Demand Generation

How to Create a Product Launch Plan for Paid Marketing

Picture of Jasmine Williams

by Jasmine Williams on January 24, 2019 - 6 minute read

From ProductHunt to PR to Slack groups, there are so many tools available to help you tell the world about your product without spending a dime on promotion.

However, once the dust settles and the hype around your launch dies down, it’s time to put a plan in place for paid marketing.

Of course, this decision leads to two big questions: at what point post-launch do you start putting money into paid advertising, and which paid marketing channels should you invest in? If you want to take your product launch plan to the next level, here’s what you need to do to build a successful paid marketing strategy.

The Value of Product Marketing

Many companies view product marketing as simply a way to inform potential customers about their product. The truth is that this type of marketing goes much deeper than that. Product marketing drives sales and profits by identifying the right product and getting it to the right customers.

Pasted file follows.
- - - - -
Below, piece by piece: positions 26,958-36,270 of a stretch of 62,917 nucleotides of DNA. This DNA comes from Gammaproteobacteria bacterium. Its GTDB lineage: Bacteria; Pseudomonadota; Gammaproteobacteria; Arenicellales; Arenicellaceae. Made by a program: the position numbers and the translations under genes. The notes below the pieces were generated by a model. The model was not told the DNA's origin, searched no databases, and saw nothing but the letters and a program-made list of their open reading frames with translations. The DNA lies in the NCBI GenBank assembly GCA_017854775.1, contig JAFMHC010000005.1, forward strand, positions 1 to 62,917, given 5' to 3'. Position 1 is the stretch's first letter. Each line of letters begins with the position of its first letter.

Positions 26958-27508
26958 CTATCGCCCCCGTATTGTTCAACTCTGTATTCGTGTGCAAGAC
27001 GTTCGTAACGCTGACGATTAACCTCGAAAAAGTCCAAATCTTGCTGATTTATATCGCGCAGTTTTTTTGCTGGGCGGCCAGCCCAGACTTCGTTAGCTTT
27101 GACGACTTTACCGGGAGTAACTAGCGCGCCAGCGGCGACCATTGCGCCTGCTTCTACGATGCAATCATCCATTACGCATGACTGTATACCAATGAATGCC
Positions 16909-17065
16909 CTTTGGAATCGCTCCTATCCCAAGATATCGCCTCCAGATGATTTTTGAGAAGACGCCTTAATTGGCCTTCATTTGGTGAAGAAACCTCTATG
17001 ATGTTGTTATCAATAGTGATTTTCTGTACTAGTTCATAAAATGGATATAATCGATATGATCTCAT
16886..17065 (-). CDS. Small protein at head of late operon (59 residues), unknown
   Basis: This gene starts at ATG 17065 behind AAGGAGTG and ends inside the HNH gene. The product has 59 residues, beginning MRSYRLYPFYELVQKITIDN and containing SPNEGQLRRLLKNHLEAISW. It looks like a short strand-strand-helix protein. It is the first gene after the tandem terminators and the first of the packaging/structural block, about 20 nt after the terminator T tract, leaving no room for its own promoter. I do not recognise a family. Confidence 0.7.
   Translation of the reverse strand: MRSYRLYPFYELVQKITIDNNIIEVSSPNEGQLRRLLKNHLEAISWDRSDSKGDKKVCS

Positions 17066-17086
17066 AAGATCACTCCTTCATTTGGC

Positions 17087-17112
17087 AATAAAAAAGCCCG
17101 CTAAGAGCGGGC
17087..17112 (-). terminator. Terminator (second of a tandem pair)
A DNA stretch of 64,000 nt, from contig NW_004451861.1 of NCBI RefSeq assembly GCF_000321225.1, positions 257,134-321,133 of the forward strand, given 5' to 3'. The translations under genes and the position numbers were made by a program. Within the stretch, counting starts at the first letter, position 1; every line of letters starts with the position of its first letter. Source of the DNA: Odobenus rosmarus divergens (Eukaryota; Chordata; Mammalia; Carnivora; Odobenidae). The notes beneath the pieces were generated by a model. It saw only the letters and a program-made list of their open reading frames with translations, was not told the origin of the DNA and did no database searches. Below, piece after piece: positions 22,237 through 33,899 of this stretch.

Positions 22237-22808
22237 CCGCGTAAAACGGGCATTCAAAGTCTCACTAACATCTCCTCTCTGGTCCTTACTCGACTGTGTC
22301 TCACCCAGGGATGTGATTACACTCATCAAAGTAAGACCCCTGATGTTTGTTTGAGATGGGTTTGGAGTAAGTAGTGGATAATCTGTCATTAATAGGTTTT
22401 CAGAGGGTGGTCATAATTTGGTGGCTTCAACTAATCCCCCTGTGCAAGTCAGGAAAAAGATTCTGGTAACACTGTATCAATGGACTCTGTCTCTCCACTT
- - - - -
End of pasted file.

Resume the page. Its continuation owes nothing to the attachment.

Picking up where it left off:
Establishing this product-market fit is the only way you can grow your company. To get there, it’s key to know your audience inside and out and have a deep understanding of how your product meets their needs.

Without this knowledge, your marketing “strategy” is more like throwing a bunch of tactics at the wall and seeing what sticks. To avoid wasting precious resources, you need to have a data-driven strategy in place before venturing into paid marketing.

Creating a Product Launch Plan

When Should You Dive in to Paid Marketing?

Figuring out the right time to start paid marketing strategies is key for any growing company. Start too early and you’ll waste your money, start too late and you hinder your ability to scale.